22 May 2020. Our first trip to a shop together since 23 March. Essential shopping at the supermarket can only be done by one person, and I do it to minimise risk for husband. He has ventured to the pharmacist twice for medication, each time encountering a wait of just three other people. So today was his first experience of shopping in lockdown as we went to B&Q to get light fittings for our new house. His first experience of being herded into a queue behind barriers, of markers on the ground to space us out, of a sanitised trolley given to us by a masked assistant, of hand sanitiser as we enter the shop. B&Q insisted we each pushed a trolley as the most effective way of enforcing social distancing – ‘sadly, a lot of people don’t respect it.’ Watching him get to grips with this alien way of doing things reinforced how normal it has become. Everyone else was impatient of him trying to work out what to do.
A teenager was hanging around the entrance. A staff member who had finished her shift but really did not want to go home. Overhearing the conversation as her colleagues tried to encourage her to do some work and be paid overtime or to go home, it became clear that home was the last place she wanted to be. She could not bear being shut in with her family any more. So was prepared to stand for hours in a place where there were different faces. That was all she wanted. Different people.
The groups of teenagers getting together are growing. Sitting along by the river, or on the far edge of fields. Just sitting in a group of a dozen or so. One friend reported that her teenage daughter had met up with friends for coffee for the first time in weeks. Such a relief to get her out of the house. The rest of us are busy tutting. We have become crowd-counters. Is that a family of nine or two whole families together? Tut, tut. It should be just one other person from another household. An impractical restriction. I can meet up with a friend to walk our dogs together, but if that friend brings another which of us has to leave? Or are the teenagers counting themselves as a chain-gang of one plus one plus one. The larger groups are certainly causing hassle on narrow paths.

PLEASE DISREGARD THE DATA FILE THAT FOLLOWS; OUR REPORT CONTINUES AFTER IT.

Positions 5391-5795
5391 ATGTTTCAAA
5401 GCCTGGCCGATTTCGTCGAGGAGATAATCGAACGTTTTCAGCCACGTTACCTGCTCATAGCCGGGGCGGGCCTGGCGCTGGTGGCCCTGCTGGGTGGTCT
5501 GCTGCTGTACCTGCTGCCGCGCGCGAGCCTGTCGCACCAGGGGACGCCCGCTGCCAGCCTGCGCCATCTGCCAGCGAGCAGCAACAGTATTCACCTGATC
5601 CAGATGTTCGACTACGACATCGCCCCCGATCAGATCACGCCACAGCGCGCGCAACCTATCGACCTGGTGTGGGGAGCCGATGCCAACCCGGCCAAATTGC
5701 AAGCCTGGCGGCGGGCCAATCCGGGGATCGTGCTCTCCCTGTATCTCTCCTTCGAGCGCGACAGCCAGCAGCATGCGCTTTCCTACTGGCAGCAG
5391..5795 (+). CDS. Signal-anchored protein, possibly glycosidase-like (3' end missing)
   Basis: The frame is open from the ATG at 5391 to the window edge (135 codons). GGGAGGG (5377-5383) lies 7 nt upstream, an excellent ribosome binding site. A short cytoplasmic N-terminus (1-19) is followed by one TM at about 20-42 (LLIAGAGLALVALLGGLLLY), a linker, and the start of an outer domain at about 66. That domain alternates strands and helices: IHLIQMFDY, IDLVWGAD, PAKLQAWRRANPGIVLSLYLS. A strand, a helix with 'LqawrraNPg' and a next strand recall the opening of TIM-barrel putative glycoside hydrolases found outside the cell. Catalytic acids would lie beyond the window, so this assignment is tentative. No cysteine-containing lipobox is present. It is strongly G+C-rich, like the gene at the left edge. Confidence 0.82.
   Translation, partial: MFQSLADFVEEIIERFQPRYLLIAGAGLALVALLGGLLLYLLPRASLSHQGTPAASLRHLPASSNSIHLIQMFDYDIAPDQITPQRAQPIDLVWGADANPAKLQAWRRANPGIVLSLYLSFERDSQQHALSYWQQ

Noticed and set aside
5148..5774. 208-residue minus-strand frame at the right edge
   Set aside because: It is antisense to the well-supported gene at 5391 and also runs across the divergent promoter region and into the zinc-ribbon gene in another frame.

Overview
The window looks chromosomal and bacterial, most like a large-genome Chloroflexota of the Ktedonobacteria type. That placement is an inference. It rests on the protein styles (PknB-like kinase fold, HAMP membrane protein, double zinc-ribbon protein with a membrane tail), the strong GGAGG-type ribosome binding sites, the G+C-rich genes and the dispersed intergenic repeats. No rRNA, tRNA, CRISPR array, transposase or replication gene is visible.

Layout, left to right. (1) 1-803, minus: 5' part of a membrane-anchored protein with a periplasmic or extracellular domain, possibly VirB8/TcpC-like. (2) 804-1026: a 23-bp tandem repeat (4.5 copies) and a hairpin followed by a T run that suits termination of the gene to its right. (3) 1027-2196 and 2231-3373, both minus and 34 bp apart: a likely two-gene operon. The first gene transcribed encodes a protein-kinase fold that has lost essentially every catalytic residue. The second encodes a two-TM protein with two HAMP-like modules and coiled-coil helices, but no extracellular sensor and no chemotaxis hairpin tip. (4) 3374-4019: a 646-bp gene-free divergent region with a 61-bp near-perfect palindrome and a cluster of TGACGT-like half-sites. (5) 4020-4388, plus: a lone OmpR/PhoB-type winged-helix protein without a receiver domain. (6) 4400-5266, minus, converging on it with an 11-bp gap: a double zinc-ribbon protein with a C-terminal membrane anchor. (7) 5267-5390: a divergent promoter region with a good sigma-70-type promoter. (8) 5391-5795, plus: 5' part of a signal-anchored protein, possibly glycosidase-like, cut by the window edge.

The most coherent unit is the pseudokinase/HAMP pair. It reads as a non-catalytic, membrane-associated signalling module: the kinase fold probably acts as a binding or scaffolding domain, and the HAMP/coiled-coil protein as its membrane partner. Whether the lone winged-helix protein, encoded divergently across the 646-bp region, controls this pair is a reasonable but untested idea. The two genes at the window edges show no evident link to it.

But the relaxing of restrictions means that the dog can go out with his friends with his dog walker tomorrow. His depression at not playing was becoming quite as hard for us as for any parents with a bored teenager. He won’t enjoy the compulsory bath when he gets home.
This is my personal Mass Observation blog. I invite anyone, particularly members of Radley College community, to join in to create a group record of this important period in our history as we face the COVID-19 pandemic.
© Clare Sargent